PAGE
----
Written by Chris Thomas, Senior Security Advisor, APJ, ExtraHop
In his seminal work on strategy, Sun Tzu said that the key to victory is understanding both one's self and the enemy. For the latter, this means understanding their options for attack, the threats against them, and how they reason. The same principles apply to cybersecurity: By understanding opponents'' motivations, weaknesses, and resources, we have a better chance of understanding how to defend against their next move.
Cybercriminals work around the clock looking for their next targets or studying them. It is safe to assume they are already planning their next attacks. This is why it becomes crucial to leverage insights into the threat landscape in 2023, and how organisations should prepare for it.
Looking back will be the new looking forward in 2023
Financially motivated attackers continue to dominate the threat landscape. According to ExtraHop's Asia Pacific Cyber Confidence Index, 89 percent of organisations in the Asia-Pacific have been breached by ransomware at least once in the past five years and evidence points to the fact that threats have been getting increasingly sophisticated.
If you look at most big breaches from the past year, the dwell time jumps from weeks to months by the end of the investigation. It is going to be essential for organisations to be able to mine their own data to correlate new indicators of compromise (IoCs) and threat intelligence information for defensive and remediation purposes.
Post-breach responses will be necessary as ransomware rises
The reality is that attackers are evolving alongside the businesses they are targeting by adapting to the security measures devised to keep them at bay. Most recently, we’ve seen attackers target and encrypt backup servers creating an arduous, slow process for recovery. Until organisations are better prepared to handle post-breach compromise, ransomware will continue to have a huge impact.
Social engineering will continue to dominate
As demonstrated by the KrisShop data breach in March 2022, social engineering attacks, or the use of deceptive methods to manipulate employees into allowing access to their systems, are on the rise in Singapore. The breach, which exposed the personal data of more than 4,000 customers of the Singapore Airlines retailer, originated from a phishing attack against an employee.
In 2023, we will continue to see an increase in fake virus advertisements, phishing emails and texts. Attackers have become so creative and they are now mimicking legitimate precautionary notices and capitalizing on well-publicised breaches—like Optus and Medibank in AU. These lures and tricks are so convincing that even some of the most tech-savvy professionals are falling victim to these schemes. High-profile breaches will continue to be the 'gift that keeps on giving' for attackers.
Supply chain attacks will increase
Supply chain security is also a point of emphasis for today's organisations. The use of downstream open-source software dependencies and third-party managed software continues the weaknesses in today's supply chains. According to David Koh of the Cyber Security Agency (CSA), "The rise of supply chain threats and escalating ransomware attacks are the most pressing cyber challenges the international community needs to address. Business leaders must consider cybersecurity as a risk management issue."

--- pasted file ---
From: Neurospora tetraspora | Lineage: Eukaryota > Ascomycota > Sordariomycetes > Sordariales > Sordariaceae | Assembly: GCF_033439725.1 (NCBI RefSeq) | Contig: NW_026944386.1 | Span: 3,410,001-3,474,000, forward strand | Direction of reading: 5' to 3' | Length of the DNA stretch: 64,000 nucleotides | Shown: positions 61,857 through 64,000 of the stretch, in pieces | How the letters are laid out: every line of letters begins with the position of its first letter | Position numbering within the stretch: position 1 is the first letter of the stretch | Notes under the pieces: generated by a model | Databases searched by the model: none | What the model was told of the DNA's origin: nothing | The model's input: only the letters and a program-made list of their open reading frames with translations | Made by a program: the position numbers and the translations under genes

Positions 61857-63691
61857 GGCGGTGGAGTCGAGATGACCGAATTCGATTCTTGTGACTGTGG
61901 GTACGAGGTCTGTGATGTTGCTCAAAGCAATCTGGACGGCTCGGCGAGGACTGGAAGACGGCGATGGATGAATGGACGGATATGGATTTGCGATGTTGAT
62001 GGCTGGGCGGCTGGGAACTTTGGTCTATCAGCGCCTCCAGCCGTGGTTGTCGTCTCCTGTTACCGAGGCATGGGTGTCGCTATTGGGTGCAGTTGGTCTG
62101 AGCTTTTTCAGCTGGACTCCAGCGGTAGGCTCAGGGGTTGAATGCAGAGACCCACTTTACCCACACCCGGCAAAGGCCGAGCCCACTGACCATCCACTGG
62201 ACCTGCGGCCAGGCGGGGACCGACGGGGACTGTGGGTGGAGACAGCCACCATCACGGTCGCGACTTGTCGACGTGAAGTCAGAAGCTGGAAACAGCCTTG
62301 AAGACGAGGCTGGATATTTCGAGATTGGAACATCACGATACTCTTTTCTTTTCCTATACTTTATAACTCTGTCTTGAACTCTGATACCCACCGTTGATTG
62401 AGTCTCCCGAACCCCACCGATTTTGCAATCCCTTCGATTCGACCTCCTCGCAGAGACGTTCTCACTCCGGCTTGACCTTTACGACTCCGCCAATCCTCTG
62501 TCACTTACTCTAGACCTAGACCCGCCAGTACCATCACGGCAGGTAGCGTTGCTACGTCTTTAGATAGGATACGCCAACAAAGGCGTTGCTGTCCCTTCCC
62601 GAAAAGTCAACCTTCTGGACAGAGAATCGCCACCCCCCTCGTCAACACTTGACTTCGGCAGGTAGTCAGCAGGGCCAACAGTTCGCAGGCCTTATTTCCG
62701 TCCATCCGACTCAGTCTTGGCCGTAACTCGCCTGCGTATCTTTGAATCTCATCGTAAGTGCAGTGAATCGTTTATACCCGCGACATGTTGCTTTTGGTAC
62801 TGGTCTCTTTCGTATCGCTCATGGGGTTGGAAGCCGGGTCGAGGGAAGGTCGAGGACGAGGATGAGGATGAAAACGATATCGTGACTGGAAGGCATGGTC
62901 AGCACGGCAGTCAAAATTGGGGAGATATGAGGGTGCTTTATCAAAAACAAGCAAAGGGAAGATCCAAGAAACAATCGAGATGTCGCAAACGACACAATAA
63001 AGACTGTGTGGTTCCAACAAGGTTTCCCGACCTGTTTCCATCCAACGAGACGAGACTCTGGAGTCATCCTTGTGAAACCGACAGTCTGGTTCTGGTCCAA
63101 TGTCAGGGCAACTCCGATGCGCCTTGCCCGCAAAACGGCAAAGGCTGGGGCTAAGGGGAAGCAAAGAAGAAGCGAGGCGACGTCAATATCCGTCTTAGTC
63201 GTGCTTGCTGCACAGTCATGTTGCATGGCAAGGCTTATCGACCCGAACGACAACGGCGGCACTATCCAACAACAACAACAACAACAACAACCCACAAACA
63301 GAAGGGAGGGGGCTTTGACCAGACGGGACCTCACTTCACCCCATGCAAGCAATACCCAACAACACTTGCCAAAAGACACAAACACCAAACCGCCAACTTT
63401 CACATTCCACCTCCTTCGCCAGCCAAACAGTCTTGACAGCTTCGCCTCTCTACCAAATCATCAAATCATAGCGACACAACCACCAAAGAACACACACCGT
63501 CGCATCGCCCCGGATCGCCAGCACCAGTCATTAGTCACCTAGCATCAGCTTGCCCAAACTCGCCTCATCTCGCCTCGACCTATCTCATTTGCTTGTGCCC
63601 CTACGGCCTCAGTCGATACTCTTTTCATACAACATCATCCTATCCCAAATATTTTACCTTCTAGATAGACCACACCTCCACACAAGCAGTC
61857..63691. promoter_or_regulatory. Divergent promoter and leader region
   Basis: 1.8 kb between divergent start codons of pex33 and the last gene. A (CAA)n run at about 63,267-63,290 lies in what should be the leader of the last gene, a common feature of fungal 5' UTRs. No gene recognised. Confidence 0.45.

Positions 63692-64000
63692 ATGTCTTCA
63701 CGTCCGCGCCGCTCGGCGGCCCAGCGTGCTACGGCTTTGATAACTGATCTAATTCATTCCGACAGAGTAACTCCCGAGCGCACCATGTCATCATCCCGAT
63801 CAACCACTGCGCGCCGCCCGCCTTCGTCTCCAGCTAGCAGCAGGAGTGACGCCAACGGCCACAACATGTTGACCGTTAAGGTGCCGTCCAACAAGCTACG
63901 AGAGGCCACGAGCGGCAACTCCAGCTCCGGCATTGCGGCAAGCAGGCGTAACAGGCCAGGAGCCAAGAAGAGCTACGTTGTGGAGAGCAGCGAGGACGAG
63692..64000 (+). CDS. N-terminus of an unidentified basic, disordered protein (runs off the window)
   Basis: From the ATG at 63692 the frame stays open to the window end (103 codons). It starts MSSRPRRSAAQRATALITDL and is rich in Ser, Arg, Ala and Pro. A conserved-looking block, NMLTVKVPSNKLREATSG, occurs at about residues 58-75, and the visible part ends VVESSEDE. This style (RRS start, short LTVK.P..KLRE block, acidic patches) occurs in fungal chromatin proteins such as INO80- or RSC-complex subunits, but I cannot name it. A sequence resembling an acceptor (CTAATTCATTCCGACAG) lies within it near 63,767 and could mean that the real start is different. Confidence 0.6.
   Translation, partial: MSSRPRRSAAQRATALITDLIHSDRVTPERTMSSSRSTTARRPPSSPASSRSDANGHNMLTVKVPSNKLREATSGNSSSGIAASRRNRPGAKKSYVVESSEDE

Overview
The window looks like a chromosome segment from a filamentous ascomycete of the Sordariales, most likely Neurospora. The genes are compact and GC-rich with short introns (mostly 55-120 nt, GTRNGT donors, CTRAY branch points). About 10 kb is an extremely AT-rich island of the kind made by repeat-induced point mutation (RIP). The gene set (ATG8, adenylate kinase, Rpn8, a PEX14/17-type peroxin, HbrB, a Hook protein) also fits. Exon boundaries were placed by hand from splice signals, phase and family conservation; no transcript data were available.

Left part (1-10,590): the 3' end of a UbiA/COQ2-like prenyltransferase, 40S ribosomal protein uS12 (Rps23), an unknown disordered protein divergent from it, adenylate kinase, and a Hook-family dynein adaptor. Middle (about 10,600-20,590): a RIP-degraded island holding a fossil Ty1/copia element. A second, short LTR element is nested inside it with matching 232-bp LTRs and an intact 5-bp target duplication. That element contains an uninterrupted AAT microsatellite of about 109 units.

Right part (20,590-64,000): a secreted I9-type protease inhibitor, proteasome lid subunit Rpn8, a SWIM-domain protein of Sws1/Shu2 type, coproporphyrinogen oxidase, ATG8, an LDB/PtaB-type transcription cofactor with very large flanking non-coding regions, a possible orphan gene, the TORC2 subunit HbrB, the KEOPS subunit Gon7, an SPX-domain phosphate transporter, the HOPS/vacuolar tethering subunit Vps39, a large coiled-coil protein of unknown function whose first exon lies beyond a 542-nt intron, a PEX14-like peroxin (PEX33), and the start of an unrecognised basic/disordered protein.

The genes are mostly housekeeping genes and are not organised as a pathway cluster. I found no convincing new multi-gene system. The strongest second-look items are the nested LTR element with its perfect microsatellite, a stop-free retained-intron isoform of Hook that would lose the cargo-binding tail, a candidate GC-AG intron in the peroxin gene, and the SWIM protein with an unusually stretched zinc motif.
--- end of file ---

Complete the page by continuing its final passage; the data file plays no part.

With the rise of supply chain attacks, organisations will need to be smarter about vetting third-party vendors. A potential contractor's security posture and network security strategy will be a determining factor for doing business. Vetting will also need to extend to understanding third-party dependencies in a developer's code. For example, do you know where that countdown widget on your website really comes from? What code is in it and what it is accessing? Security teams will need to update their strategy to include vetting even the simplest integrations to secure their framework.
Hacker groups’ targets and tactics will evolve
In 2022, Russian state-sanctioned hacker groups dominated the threat landscape: Conti effectively shut down most of the Costa Rican government, Vice Society successfully attacked Los Angeles Public Schools, and LockBit has been an especially prolific threat to government organisations across the globe. But even if Singapore has not been directly targeted for now, the escalation of these activities still poses a threat to both public and private entities in the country. According to the CSA, these hacker groups "lack both the coordination and discipline to prevent collateral damage or unintended effects to uninvolved parties".
Due to its aggressive military operations, Russia has suffered physical, economic, and diplomatic losses. These developments might also affect the nature of threats this year. The physical security landscape is changing across Eastern Europe with Russia's invasion of Ukraine. Former Soviet Bloc countries are second-guessing Russia's military and security support. This means they're looking to other countries for alignment, including China. The realignment of physical support will coincide with a similar realignment in the cybersecurity world, and we may see different Nation State campaigns as Russia loses some of its cyber-controlled territories.